I am always amazed at how visual images, be they photographs, hand drawn, painted, sculpted, stimulate conversation among my students. It is a testament to the much discussed visual generation, of which they are a part. Inundated with images on television and online, combined with the decline of newspapers and print reading, this generation is more inclined to gather information from visual elements or sparse narratives. The predisposition for the visual over the written, particularly complicated text, is also indicative of the fact that students have been trained to see the study of history as one that involves textual sources…to the exclusion of other types of historical sources.
What Lesh essentially argues here is that his students are “digital natives.” They think and understand the world differently than older generations thanks to their participation in what Lesh describes as the “visual generation,” a new era of students who allegedly don’t like reading and who better process information through the use of visual images and short texts. Because our students are more comfortable with visual images, we should cater our lesson plans to that “learning style.”
The concept of a “digital native” was first penned by Marc Prensky in 2001. Digital natives, according to Prensky, are people who were born into what many refer to as “the digital age.” They are inherently different from “digital immigrants” who were born before the “digital age” but who have “immigrated” to this new age. The use of technology, social media, texting, etc. comes naturally to digital natives, whereas this technology is akin to learning a new language for digital immigrants.
While I agree with Lesh that history instruction has unnecessarily relied upon textual sources to the determent of visual sources such as maps, paintings, and photographs, I cannot agree with the idea of an existing “visual generation” that has a natural predisposition for visual items over textual sources. Additionally, I believe there are no such things as “digital natives” and “digital immigrants.” Here are a few reasons why:
- Much of the digital technology we use on a daily basis was developed by “digital immigrants” who were not a part of the “visual generation.”
- Since this technology was developed by “digital immigrants,” any notion of a cognitive difference between Millenials, Generation X, Baby Boomers, etc. lies on shaky ground. Rather than creating a dichotomy that differentiates how people process and apply information, perhaps we should consider the idea that all generations have a disposition to prefer visual images and sparse narratives over dense text. If we acknowledge that the teaching of history from the early 20th century to the present has had many shortcomings and that many students hate the way history is taught and not the discipline itself, then it signals a failure of learning theory, content delivery, and the creation of lesson plans with little purpose among educators rather than any cognitive difference in students today. One of the most exciting aspects of the digital humanities is that historians have so many opportunities to utilize sources that go beyond textual descriptions of the past. I would argue that everyone can have their perceptions of the past sharpened through visual imagery, not just the “visual generation.”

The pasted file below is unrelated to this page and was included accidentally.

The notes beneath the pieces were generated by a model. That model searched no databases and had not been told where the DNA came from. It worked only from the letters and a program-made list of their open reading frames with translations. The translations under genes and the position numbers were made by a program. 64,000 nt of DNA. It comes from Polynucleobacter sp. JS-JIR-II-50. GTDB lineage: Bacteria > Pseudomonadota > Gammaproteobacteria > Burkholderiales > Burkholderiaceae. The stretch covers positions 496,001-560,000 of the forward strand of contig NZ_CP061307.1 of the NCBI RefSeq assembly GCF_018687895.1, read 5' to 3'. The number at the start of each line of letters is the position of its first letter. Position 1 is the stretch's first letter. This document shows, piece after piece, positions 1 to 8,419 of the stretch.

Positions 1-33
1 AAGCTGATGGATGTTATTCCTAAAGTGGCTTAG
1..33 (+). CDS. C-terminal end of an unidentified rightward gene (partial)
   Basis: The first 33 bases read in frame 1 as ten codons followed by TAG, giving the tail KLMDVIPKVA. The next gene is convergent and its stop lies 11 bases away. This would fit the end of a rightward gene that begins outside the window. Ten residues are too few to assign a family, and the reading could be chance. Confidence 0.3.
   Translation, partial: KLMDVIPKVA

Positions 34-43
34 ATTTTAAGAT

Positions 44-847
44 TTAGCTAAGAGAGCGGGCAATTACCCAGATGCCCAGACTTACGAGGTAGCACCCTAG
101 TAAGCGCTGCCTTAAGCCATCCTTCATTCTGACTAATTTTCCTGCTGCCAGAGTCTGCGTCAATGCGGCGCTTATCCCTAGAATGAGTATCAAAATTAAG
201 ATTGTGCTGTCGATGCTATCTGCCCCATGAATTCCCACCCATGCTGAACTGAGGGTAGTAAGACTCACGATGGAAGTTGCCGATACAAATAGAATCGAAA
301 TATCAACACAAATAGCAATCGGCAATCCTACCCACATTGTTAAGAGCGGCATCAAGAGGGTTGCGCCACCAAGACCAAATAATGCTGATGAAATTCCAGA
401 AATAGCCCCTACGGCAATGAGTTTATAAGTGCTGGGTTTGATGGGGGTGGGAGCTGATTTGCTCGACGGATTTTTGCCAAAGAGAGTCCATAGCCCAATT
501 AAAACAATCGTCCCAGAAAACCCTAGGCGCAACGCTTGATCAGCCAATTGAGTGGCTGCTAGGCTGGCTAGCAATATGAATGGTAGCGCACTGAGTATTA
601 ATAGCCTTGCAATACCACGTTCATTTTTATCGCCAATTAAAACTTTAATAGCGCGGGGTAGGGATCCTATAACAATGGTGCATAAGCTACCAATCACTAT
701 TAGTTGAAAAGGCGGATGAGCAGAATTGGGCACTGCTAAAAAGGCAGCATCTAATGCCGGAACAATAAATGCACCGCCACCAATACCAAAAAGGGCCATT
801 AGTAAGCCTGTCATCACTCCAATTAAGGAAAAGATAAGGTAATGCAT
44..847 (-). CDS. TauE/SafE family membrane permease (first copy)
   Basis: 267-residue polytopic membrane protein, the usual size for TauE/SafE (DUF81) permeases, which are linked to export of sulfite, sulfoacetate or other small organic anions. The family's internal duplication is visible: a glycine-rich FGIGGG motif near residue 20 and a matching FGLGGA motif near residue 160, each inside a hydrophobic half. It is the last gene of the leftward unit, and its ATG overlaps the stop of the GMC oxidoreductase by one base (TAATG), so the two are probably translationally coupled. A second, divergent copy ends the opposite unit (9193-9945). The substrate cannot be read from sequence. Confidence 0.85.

- Jonathan Berg, a Washington, D.C. Library Director and author of the awesomely titled blog BeerBrarian, cites a recent study in which 315 college students and recent graduates were surveyed about their use of digital technology. The study concluded that younger people were slightly more comfortable using digital technology than people older than them, but it also concluded that younger people were no more comfortable creating technology than older people. In sum, young people are comfortable being consumers of digital technology, but there is no evidence to suggest that younger people are comfortable in their cognitive ability to create technology. Additionally, the study also shows that not all young people have access to the same technology. Many people use computers that were created ten years ago and/or don’t have access to smartphone technology.
- Just because you have a smartphone or participate on Twitter does not mean that you are a “digital native” or that you understand the technology, source code, or power interests behind the creation of that technology. Again, consumption and creation are two very different concepts.
In sum, the notion of a “visual generation” composed of “digital natives” is a myth.